Microsoft Plays SP6 Hot Potato

Less than a week after the surprising release of Service Pack (SP) 6a for Windows NT, Microsoft Corp. ( created additional confusion when it confirmed that the service pack file originally identified as SP6a on its download site was actually the original SP6 release.

Because of problems surrounding the release of SP6 in late October, Microsoft early last week yanked the original SP6 download and replaced it with an updated file, identified on its Web site as SP6a.

Russ Cooper, president of RC Consulting and moderator of the Windows NT Bugtraq Mailing List, confirmed the SP6 high-jinks in a letter dispatched to his NT Bugtraq listserve subscribers on Monday, November 30.

“Last week I told you that SP6a was available,” Cooper wrote. “Now I'm told by Microsoft that SP6a has not yet been released, despite what the web pages say. This has also been confirmed independently.”

According to Cooper, the actual SP6a has now been distributed to Microsoft download sites across the Web. Cooper was at a loss to explain the confusion on Microsoft’s part.

“I'm honestly as confused as the rest of you,” he wrote.

As if to add to the confusion, Microsoft released on Tuesday a single hotfix – Q246009i.EXE -- which updates existing SP6 installations to SP6a.

Because of the potential for confusion – many IT managers have already installed what they thought was SP6a, oftentimes after backing out of an original SP6 installation – Microsoft acknowledged that administrators who want to determine whether or not a machine is updated with SP6 or SP6a can find out by checking a particular registry.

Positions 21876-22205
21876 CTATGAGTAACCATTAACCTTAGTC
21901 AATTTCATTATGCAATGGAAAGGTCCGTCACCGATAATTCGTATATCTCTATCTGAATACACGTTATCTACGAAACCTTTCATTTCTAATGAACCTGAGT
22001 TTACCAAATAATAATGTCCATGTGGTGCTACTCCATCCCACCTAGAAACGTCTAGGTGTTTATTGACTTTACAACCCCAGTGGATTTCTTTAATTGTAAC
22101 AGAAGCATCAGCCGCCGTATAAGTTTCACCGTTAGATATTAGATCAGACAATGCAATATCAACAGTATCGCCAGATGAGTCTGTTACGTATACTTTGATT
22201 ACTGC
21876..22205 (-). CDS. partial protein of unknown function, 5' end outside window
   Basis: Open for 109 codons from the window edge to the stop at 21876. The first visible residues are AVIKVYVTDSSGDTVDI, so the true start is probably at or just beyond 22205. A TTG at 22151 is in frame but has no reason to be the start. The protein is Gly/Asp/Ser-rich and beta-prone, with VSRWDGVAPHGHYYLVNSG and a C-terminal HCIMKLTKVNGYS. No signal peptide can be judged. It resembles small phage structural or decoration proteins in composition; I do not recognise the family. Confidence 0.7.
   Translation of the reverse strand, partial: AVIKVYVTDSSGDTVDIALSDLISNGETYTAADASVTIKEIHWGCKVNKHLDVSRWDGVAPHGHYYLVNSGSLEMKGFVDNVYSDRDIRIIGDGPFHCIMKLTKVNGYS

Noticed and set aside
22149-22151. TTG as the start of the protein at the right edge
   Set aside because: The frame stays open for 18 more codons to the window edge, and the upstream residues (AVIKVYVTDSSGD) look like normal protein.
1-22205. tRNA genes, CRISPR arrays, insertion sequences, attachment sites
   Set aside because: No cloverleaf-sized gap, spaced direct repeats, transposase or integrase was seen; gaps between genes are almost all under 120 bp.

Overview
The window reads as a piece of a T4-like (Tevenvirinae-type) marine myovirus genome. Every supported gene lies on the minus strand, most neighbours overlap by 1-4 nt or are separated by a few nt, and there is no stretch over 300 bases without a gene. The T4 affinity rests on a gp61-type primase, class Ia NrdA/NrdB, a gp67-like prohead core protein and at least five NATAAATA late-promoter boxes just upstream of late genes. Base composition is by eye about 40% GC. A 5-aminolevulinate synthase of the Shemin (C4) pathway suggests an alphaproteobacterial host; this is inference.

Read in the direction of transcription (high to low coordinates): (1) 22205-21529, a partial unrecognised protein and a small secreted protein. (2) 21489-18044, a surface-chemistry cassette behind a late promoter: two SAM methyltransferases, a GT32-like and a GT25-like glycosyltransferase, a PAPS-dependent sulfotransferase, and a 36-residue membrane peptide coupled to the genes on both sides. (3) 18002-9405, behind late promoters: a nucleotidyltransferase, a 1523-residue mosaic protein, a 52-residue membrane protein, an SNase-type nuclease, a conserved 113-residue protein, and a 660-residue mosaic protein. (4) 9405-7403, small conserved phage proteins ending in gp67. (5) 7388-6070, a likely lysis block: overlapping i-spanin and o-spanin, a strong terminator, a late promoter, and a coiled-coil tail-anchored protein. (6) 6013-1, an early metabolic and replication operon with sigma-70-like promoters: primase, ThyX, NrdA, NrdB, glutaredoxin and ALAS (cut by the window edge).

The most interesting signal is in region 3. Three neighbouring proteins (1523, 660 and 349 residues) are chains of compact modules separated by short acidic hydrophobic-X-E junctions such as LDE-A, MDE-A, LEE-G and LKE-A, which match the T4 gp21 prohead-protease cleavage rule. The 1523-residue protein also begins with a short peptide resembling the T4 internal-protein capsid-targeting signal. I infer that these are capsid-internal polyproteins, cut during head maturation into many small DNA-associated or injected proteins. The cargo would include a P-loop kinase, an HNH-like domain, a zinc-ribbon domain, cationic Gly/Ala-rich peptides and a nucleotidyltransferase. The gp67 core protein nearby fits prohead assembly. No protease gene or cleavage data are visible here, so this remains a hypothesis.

Microsoft confirms that this registry key is populated either when SP6a or the Q246009.EXE hotfix are installed. A Web site providing an SP6 FAQ is available at

At least one IT professional expresses concern over Microsoft’s track record in the area of service pack releases.

“This definitely isn’t going to give us any further confidence about Windows NT service packs,” acknowledges Edward Ko, a network support specialist with the Pennsylvania State University’s ( office of business services. “First you had the bomb with SP2, and Microsoft’s overall track record with service pack releases just hasn’t been impressive, so we’re still sticking with SP4, and only because that’s Microsoft’s officially supported Y2K release.”

The Q246009 hotfix (to take an SP6 machine to SP6a) can be downloaded at Swoyer

About the Author

Scott Bekker is editor in chief of Redmond Channel Partner magazine.